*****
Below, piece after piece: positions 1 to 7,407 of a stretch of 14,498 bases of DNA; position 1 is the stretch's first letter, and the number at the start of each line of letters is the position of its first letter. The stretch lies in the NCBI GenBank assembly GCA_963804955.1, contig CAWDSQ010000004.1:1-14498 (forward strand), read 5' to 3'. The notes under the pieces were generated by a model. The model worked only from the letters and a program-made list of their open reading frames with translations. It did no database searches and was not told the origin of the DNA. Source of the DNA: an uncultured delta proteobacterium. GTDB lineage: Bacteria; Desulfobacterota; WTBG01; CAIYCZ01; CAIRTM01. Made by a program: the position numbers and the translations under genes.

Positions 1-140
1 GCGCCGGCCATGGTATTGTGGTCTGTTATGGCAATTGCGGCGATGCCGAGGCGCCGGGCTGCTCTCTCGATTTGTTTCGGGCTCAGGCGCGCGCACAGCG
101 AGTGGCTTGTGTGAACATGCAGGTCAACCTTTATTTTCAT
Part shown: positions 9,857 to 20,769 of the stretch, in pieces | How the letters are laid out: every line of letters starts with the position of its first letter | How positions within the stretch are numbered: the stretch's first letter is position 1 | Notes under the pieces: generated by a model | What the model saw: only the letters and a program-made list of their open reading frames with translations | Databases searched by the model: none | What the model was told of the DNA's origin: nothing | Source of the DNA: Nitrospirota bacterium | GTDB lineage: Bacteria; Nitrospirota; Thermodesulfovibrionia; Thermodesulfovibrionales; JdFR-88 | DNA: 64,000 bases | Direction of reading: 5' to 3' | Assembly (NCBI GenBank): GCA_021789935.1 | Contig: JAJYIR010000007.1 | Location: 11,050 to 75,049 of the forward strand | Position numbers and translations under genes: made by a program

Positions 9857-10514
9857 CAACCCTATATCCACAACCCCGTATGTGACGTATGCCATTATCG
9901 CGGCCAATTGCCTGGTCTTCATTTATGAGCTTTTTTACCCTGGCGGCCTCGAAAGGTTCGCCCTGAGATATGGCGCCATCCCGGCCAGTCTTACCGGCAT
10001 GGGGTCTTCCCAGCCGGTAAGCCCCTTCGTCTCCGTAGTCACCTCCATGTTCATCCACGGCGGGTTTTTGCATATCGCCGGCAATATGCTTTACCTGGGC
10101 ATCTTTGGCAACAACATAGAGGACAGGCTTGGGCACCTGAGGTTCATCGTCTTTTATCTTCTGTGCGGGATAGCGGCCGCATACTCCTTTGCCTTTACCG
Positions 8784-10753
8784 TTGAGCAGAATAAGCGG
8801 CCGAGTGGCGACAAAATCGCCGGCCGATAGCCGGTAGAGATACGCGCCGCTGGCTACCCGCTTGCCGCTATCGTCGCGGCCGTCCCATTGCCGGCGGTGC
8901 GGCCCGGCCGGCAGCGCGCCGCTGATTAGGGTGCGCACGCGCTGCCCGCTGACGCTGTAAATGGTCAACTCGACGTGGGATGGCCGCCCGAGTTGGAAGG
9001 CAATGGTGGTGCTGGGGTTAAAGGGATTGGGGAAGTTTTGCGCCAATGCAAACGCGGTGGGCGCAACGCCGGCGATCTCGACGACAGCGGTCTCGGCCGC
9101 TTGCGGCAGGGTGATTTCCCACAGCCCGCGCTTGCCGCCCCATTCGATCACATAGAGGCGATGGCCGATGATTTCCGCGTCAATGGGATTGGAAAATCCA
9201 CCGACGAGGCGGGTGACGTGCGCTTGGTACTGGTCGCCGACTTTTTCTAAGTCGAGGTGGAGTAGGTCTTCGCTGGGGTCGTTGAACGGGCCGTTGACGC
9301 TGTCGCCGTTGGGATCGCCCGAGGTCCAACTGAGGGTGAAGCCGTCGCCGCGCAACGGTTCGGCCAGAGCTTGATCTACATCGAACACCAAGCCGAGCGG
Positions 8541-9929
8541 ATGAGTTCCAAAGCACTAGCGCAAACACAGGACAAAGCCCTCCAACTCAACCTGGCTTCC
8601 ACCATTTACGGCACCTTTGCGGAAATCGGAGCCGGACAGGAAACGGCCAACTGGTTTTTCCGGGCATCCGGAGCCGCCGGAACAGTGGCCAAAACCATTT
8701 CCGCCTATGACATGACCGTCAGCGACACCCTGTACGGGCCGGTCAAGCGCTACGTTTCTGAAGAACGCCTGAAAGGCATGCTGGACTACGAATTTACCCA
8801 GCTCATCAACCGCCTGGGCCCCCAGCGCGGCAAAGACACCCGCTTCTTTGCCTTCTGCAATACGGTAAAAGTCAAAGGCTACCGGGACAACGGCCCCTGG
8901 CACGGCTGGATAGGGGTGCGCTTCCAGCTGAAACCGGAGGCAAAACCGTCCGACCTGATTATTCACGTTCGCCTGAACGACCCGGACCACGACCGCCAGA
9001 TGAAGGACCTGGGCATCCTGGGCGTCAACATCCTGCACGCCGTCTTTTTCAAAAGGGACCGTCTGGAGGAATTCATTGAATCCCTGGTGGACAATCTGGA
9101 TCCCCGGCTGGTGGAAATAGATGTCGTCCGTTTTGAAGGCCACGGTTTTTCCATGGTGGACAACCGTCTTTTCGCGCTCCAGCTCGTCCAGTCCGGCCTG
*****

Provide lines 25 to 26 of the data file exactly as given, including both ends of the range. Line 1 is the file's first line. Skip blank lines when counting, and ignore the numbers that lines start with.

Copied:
9001 TGAAGGACCTGGGCATCCTGGGCGTCAACATCCTGCACGCCGTCTTTTTCAAAAGGGACCGTCTGGAGGAATTCATTGAATCCCTGGTGGACAATCTGGA
9101 TCCCCGGCTGGTGGAAATAGATGTCGTCCGTTTTGAAGGCCACGGTTTTTCCATGGTGGACAACCGTCTTTTCGCGCTCCAGCTCGTCCAGTCCGGCCTG